How are spot rates determined?

Kevin HillFreight Market Pulse

Transportation rate analysis is a core part of any seasoned freight forecaster’s role. While the trucking contract market represents 85% of the freight volume in the for-hire truckload industry and the trucking spot market represents just 15% of truckload demand, the most volatile rates in the truckload industry can be found in the spot market. Anyone who is trying to conduct a transportation rate forecast or transportation rate analysis, should understand how spot rates are created. We attempt to describe the factors that impact spot market rate quotes. 

Spot rates are one-time or short-term rate quotes that are given to a shipper or broker for one load or set of loads. Contract rates are rates that are fixed for a period of time and do not fluctuate. Accessorials may be added to a spot or contract load for any service or activity that goes beyond the linehaul rate. 

Spot rates for the full truckload market change daily. This is true for all trucking markets whether it is Los Angeles, California or Dubuque, Iowa. While freight market data, including load volumes and truck capacity, is used to build freight forecasting models for specific origin and destination pairs, there are several other factors that determine trucking spot rates. 

In fact, there are hundreds of variables to consider when forecasting trucking spot rates. The most important are listed below.  

Supply and Demand – Spot market rate changes depend on the magnitude of changes in load volumes and rejection rates. This is most often measured by tendered load volumes and tendered rejection rates in a freight market. The changes day over day drive spot rates. When outbound load volumes increase in Memphis at a greater rate than truck capacity measured by tender rejection rates, then spot rates will climb. The opposite is true when outbound load volumes decline in Memphis at a greater rate than truck capacity declines, then trucking spot rates will decrease.  

Market share – The more load volumes a freight market has the larger its market share. Load volumes are often characterized as the liquidity in a freight market. The higher the liquidity in the freight market, the more consistent the spot rates are over time. Chicago and Atlanta are both large freight markets with a very liquid lane. Trucking spot rates for this lane will vary depending on supply and demand but should have little day-to-day volatility. For an illiquid lane with sparse volume like North Platte, Nebraska to Augusta, Maine, trucking spot rates will have high volatility. This illiquid lane might have only one shipper and one carrier at any given time. The spot rate in this case depends on the shipper’s need to move its load and the carrier’s desire to run the lane. 

The day of the week – Monday and Friday in most freight markets are the highest load volume days. The premium over the average spot rate for a Monday or Friday pickup could be more than the same load on a Tuesday or Wednesday. Often there is a steep premium a shipper must pay for short- or even medium-haul loads that pick up on a Friday and deliver on Monday. The reason for this is carriers are paid per mile. A 200-mile load over the weekend would have a fraction of the earning power of an 800-mile load. So, a premium is paid for the short-haul load to compensate the carrier for the lack of weekend miles.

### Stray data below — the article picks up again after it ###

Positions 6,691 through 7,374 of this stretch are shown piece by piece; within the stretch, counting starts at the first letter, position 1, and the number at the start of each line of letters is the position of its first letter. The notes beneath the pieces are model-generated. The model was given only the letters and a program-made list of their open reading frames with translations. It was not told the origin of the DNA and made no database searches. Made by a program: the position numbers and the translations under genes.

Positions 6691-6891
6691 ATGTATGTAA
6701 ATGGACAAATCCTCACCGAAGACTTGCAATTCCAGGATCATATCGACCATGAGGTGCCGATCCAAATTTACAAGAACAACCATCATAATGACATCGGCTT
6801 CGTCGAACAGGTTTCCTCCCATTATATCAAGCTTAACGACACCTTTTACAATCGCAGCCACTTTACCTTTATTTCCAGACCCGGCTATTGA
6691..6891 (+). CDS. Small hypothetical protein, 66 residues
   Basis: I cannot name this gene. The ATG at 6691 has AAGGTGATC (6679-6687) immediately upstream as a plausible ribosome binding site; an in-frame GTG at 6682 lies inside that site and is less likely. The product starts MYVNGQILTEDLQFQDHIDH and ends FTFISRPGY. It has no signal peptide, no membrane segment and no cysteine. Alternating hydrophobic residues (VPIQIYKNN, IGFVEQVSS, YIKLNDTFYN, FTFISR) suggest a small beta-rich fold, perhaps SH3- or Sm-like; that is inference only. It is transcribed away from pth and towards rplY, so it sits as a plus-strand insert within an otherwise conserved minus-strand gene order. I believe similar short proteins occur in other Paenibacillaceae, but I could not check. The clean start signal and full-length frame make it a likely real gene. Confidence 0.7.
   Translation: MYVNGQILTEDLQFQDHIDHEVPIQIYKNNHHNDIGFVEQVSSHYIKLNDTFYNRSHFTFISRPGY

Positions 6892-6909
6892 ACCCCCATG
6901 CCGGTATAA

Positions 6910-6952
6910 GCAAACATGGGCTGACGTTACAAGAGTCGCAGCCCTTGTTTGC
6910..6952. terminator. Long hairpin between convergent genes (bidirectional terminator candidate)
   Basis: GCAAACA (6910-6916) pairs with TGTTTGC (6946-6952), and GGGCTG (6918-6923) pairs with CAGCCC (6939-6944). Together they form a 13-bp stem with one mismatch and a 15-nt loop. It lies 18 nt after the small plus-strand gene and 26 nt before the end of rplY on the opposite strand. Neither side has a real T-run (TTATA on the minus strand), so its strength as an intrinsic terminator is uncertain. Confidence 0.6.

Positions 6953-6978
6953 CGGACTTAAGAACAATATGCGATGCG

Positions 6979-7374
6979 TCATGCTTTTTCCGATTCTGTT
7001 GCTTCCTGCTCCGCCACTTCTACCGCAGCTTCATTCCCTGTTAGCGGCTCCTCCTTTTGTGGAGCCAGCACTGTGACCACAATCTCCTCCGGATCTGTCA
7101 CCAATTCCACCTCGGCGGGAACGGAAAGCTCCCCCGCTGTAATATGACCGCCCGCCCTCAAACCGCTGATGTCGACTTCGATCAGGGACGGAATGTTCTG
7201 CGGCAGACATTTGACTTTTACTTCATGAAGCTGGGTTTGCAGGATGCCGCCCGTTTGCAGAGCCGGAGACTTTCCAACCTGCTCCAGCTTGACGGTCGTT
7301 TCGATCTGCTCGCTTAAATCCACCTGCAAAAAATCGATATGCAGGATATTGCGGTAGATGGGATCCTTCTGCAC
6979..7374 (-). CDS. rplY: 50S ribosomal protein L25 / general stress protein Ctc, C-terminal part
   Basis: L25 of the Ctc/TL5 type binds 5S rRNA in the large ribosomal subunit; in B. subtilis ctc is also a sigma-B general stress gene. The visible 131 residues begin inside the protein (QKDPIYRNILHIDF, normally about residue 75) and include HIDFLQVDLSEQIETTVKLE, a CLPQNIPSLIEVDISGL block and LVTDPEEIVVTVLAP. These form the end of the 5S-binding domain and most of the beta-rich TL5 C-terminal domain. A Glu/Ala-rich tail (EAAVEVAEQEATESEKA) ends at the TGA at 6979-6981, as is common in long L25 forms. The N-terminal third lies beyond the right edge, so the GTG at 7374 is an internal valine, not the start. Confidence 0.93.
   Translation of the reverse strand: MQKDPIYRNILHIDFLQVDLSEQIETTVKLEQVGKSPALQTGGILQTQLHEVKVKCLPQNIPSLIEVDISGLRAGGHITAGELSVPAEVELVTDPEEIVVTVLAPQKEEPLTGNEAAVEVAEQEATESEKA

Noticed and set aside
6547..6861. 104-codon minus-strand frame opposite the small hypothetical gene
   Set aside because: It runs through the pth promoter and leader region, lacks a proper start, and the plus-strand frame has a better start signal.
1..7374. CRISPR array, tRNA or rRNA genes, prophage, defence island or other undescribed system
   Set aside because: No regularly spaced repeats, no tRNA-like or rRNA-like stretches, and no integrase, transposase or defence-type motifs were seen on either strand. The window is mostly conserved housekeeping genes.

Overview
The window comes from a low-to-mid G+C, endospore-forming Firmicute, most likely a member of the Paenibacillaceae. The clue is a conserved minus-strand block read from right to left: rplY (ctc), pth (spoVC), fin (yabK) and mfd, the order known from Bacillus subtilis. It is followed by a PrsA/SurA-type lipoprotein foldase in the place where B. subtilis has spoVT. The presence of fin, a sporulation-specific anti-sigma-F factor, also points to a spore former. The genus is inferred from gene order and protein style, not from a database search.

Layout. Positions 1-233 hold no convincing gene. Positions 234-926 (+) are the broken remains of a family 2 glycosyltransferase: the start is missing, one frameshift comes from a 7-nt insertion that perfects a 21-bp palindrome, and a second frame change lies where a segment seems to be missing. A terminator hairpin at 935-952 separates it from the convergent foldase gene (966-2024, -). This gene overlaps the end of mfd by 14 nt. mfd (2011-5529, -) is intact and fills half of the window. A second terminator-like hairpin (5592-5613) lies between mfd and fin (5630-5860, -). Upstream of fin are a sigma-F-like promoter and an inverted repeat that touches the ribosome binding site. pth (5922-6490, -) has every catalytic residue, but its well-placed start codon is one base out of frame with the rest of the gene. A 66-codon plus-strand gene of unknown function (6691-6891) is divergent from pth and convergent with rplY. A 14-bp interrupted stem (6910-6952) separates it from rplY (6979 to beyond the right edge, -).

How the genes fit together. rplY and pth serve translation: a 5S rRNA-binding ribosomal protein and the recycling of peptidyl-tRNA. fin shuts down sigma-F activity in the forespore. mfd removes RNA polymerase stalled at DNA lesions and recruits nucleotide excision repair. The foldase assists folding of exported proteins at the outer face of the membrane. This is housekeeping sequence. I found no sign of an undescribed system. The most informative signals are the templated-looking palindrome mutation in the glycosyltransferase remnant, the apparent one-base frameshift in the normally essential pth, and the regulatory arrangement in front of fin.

Time of the day – Truck capacity in any given market expands and contracts throughout the day. Tendered load volumes also increase and decrease during the day. This is due to shipping hours, tendered loads lead times, and scheduled appointments. For example, Monday mornings are usually busy because over the road drivers deliver their loads after driving all weekend. For shippers that need freight picked up on Monday morning, there is a premium over the spot market rate because most of the truck capacity in the market is in the process of unloading. 

Same-day loads – The reasons for a same-day load are varied. Often the production of the cargo is not finished until that day and must ship at once to meet delivery times. Other reasons for same-day loads include a rejected load tender or a truck that cannot make the pickup time. Since a same-day load requires finding a truck on short notice, a shipper usually pays a premium over the spot market to ensure a truck is secured that can make the pickup on short notice and deliver on time. 

Commodity type – High-value loads usually have higher rates than lower-value commodities. Packaging, paper, wood and grains are examples of low-value commodities. Machinery, finished engineered goods and consumer goods are high-value commodities. Commodities with higher values and higher gross margins are often more expensive to ship as service is more valued over price. Machinery that needs to be delivered on-time to a job site for a crew to use on a construction project is an example.

Dwell time – A general rule of thumb for the trucking industry is two hours for loading or unloading before detention is paid to drivers. For shippers and consignees that consistently take over two hours to load or unload, carriers moving spot freight will normally charge a premium for this time. This is a simpler method for carriers to guarantee they are paid for detention, rather than trying to collect an accessorial charge from either the shipper or a freight brokerage after the load is delivered. 

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